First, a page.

By Andrew L. Jaffee
Well-known by balanced Middle East observers is the fact the Palestinian Christians are fleeing their ancestral homeland (the “Palestinian territories”) because of persecution — more on that later. But to confirm their plight, the only Christian member of the new Palestinian government has resigned. Interestingly, this story comes from the Presbyterian News Service, an arm of the American church now locked in debate over whether to divest from Israel. From an article entitled, “Christian in Palestinian government quits after violence:”
“I confirm to you that I have resigned from the government due to the violence that has occurred in the Gaza Strip,” Judeh Murqos said in a statement after sending a letter of resignation to Palestinian prime minister Ismail Haniyeh of Hamas on June 12. …
Residents in Bethlehem said they believed Murqos quit the post because gunmen from the al-Aqsa Martyrs’ Brigades, an armed group linked to Fatah, had intimidated him by coming to his house in the middle of the night and firing volleys of bullets into the air. …
“Some gunmen showed up at his residence during the night and he felt it wasn’t worth it,” a Bethlehem resident told Ecumenical News International, speaking on condition of anonymity. The London-based Asharq Al-Awsat newspaper reported that Murqos and his son had also received death threats. …
Christians have traditionally held the tourism portfolio in the Palestinian government because Bethlehem, the town of Jesus’ birth, is the main tourist attraction in the Palestinian territories.
On thing the Presbyterian News Service didn’t mention was the flood of Christians fleeing “Palestine” — specifically Bethlehem. From CBN:
Two thousand years after the birth of Christ, Christians are leaving the Holy Land in record numbers, and a new report suggests persecution against Palestinian believers is getting worse.
Little remains of 14 homes set ablaze in the West Bank village of Taybeh. An angry Muslim mob from a neighboring village attacked the Christian town last September. They said they were avenging the dishonor of a Muslim woman allegedly impregnated by her Christian employer, from Taybeh.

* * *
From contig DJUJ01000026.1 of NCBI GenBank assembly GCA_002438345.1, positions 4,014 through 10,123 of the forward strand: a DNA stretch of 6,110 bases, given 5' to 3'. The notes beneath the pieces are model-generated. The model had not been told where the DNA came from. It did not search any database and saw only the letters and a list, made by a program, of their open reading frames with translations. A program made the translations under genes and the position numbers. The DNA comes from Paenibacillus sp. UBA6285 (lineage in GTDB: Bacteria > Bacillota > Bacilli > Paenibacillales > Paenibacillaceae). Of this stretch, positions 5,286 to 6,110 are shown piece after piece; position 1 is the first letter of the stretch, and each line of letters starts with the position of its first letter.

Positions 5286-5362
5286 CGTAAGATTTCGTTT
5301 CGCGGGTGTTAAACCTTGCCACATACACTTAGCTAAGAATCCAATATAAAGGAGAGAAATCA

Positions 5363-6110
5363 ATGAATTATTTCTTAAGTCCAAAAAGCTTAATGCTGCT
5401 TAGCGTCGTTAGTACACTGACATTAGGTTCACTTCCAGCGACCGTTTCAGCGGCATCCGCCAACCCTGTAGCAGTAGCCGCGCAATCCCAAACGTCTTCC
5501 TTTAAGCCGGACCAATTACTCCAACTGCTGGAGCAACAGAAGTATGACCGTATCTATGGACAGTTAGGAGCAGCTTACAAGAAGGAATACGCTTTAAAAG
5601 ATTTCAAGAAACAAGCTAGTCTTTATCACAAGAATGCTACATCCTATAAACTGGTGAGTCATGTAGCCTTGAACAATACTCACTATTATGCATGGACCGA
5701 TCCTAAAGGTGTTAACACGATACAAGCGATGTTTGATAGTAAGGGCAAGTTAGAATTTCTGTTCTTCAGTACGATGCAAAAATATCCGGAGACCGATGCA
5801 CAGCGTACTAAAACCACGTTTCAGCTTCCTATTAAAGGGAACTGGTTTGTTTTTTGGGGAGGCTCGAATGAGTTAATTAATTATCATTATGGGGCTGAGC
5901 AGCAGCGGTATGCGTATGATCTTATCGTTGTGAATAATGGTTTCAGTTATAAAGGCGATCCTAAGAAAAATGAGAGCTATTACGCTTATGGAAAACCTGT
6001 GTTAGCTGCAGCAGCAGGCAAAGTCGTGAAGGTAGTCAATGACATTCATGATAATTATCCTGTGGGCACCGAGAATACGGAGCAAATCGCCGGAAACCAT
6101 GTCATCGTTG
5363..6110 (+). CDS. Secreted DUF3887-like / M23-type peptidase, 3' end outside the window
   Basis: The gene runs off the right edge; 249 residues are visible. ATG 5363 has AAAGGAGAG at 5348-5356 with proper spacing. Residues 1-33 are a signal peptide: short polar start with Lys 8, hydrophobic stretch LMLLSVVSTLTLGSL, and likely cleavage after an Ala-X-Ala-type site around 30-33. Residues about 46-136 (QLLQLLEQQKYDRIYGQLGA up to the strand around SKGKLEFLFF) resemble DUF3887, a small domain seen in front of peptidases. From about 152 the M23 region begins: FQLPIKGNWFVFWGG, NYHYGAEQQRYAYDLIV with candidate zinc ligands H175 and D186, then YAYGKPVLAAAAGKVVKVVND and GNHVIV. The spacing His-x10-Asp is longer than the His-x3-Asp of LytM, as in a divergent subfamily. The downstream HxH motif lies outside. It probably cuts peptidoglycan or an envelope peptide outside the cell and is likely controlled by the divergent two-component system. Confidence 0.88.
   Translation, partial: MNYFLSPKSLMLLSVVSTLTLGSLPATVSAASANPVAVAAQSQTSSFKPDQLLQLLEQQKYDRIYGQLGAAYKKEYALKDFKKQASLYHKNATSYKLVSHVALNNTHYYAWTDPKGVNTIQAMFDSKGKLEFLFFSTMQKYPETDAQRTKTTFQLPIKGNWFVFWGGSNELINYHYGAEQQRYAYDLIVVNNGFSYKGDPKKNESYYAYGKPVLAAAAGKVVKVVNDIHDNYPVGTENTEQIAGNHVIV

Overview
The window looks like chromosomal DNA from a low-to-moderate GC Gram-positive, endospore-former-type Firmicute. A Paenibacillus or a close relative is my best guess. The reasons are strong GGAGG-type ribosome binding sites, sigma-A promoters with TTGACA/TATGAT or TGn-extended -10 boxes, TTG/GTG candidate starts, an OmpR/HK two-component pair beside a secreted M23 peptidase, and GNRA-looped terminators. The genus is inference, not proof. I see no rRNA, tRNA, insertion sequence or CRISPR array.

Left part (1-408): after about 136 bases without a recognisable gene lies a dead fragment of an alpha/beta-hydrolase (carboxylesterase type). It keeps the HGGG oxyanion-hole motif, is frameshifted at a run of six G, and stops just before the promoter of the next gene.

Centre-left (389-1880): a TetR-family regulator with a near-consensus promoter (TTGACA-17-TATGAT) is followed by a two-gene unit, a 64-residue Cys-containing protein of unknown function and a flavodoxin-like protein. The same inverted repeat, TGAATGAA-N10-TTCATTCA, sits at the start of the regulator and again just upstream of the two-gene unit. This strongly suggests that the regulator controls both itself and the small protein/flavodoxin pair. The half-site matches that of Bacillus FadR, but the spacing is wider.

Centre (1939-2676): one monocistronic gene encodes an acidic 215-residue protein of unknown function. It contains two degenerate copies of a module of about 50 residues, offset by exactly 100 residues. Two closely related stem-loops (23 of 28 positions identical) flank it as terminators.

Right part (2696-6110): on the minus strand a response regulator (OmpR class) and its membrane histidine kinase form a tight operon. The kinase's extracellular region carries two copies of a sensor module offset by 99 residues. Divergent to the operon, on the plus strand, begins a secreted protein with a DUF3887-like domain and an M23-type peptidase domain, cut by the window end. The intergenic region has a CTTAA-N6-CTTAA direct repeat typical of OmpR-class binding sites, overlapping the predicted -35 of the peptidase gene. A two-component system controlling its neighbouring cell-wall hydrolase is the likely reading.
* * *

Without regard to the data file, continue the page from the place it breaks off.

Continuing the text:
Taybeh is the only West Bank village completely inhabited by Christians – about 2,000 of them. It was originally called Ephraim. It is mentioned in the Old Testament and in the book of John as a village where Jesus stayed.
Mayor David Khoury said the attack would not have occurred if Taybeh were a Muslim village instead of a Christian one. …
Palestinian Christians are now living in fear because persecution against them is increasing.
“I think the situation has been on a steep downhill for at least 12 years,” said Weiner, “since Israel withdrew from the Palestinian populated areas of the West Bank and Gaza …they fear for their own lives, they fear for their own family, they fear for the future of their community.”
It is a community that many Christians believe will be marginalized as the Palestinians move toward statehood. …
One recent study shows the Christian presence in Israel, Syria, Lebanon, Jordan, and the Palestinian Authority has declined from a population of 26.4 percent in 1914 to less than 10 percent today.
The city of Bethlehem, the birthplace of Jesus, was once a Christian city. Several decades ago, it was perhaps more than 80 percent Christian. Today, the Christian population has declined to less than 15 percent.
We constantly are subjected to mainstream media news of the “plight” of the Palestinians, but that news is selective, and rarely mentions the situation of Christians.